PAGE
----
The DRL does not appear in these projections beyond its mention in a study because the project is unlikely to start within the ten-year window of the budget. All the same, it needs to be viewed as a future possibility including offsets against other projects that a DRL could make obsolete.
Unlike the DRL, the SmartTrack scheme does fall within the 10-year window, but it is not a TTC project.
A Few Closing Words
A fundamental problem with TTC capital planning is that there has never been a discussion of how everything fits together, of priorities, and of the truly “must have” projects regardless of whether we know how to pay for them today or not. Only if we know what our total funding needs are, and agree on what should (and by implication should not) be built, can Toronto as a city make intelligent decisions about its transit future.
The TTC budget should not be an exercise in minimizing Toronto’s supposed future spending and borrowing needs, but of showing what these really are. If we choose not to pay for them either through local taxes or through funding schemes from other governments, so be it, but at least we will have the opportunity to debate the decision.
In the second section of this article, I will review the Operating Budget including proposals for new fare schemes and service improvements.
Addendum [Sept. 17, 2015 at 12:35 am]
The Budget Committee passed the following motion regarding the Capital Budget:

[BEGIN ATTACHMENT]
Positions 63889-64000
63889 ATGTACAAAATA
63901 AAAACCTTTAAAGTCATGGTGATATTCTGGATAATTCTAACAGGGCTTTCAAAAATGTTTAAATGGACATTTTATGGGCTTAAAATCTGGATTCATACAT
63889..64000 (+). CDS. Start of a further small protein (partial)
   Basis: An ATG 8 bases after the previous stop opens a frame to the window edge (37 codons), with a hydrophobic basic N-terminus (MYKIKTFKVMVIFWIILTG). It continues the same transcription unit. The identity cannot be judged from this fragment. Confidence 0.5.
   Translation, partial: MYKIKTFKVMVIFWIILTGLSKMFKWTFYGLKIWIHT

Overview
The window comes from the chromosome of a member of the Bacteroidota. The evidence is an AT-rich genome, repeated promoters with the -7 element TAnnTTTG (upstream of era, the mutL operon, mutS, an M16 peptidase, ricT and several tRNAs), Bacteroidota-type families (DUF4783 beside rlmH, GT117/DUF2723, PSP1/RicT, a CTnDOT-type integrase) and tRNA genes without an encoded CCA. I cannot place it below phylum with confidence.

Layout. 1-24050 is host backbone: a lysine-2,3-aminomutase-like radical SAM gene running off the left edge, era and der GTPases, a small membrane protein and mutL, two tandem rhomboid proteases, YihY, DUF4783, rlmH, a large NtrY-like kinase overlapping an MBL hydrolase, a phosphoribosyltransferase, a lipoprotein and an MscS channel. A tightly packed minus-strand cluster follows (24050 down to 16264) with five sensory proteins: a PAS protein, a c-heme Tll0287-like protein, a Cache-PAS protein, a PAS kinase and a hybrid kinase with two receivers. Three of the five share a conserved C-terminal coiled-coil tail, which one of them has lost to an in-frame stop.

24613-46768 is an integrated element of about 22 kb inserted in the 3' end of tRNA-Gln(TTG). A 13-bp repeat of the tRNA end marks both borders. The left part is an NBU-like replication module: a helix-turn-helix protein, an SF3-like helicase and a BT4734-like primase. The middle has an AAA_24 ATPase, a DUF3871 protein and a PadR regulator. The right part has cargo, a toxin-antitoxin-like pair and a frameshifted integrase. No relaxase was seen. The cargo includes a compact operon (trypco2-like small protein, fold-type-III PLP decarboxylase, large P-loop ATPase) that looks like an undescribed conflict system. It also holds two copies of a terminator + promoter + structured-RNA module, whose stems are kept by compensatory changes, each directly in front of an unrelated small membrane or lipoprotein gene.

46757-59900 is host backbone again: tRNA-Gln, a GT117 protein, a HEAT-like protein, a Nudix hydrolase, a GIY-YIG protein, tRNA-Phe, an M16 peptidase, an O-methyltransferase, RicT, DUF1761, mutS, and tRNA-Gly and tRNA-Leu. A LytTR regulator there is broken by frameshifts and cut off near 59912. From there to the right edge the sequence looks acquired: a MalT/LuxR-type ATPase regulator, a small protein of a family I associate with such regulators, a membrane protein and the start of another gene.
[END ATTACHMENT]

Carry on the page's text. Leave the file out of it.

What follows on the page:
- Request TTC staff, working with the City of Toronto Manager, and Waterfront Toronto, to prioritize the East Bayfront LRT project, and to report back to the TTC’s Budget Committee on how to expedite the work, starting with the planning and engineering work.
- Request TTC staff to report back to the TTC on its bus procurement strategy and the growth assumptions inherent in the plan.
- Request TTC staff to report back on a prioritization framework for unfunded capital projects based on business case, safety/risk management considerations, project readiness, growth and other related criteria.
The waterfront projects, especially the East Bayfront LRT, have languished throughout the Ford administration thanks to its antipathy for both Waterfront Toronto and for streetcars. Developers in the area, particularly for commercial properties, are concerned that without good transit, a better connection to the core area than the Sherbourne and Bay buses, developments are not marketable.
The motion regarding bus procurement and growth assumptions speaks to the question of whether current fleet and garaging plans are adequate for anything beyond minimal projected growth.
The motion regarding unfunded projects speaks to the general issue raised in the main article about the amount of money, timing of spending and the priority of actually moving these works back “above the line”.
Wow, will the current switching system, not be nearly as old as the Yonge one was, when they started that project, by the time the Yonge system is fully replaced. This really needs to be something that is explained, and will hopefully not result in huge issues 10 years from now.
I can’t find anything about the two-hour transfer implementation. Is that hidden away in some appendix somewhere, to be burst on the scene at some later date, with the expected abdominal pains.
Steve: If anywhere, it will show up in a report on “fare equity” that is coming to the Commission later this year.
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Any indication from what was said during the presentation about the 60 new streetcars where TTC is at on this? I was surprised they weren’t pushing it harder, given that it’s likely that we’ll be getting the 60th car by about this time next year, which will trigger the option expiring.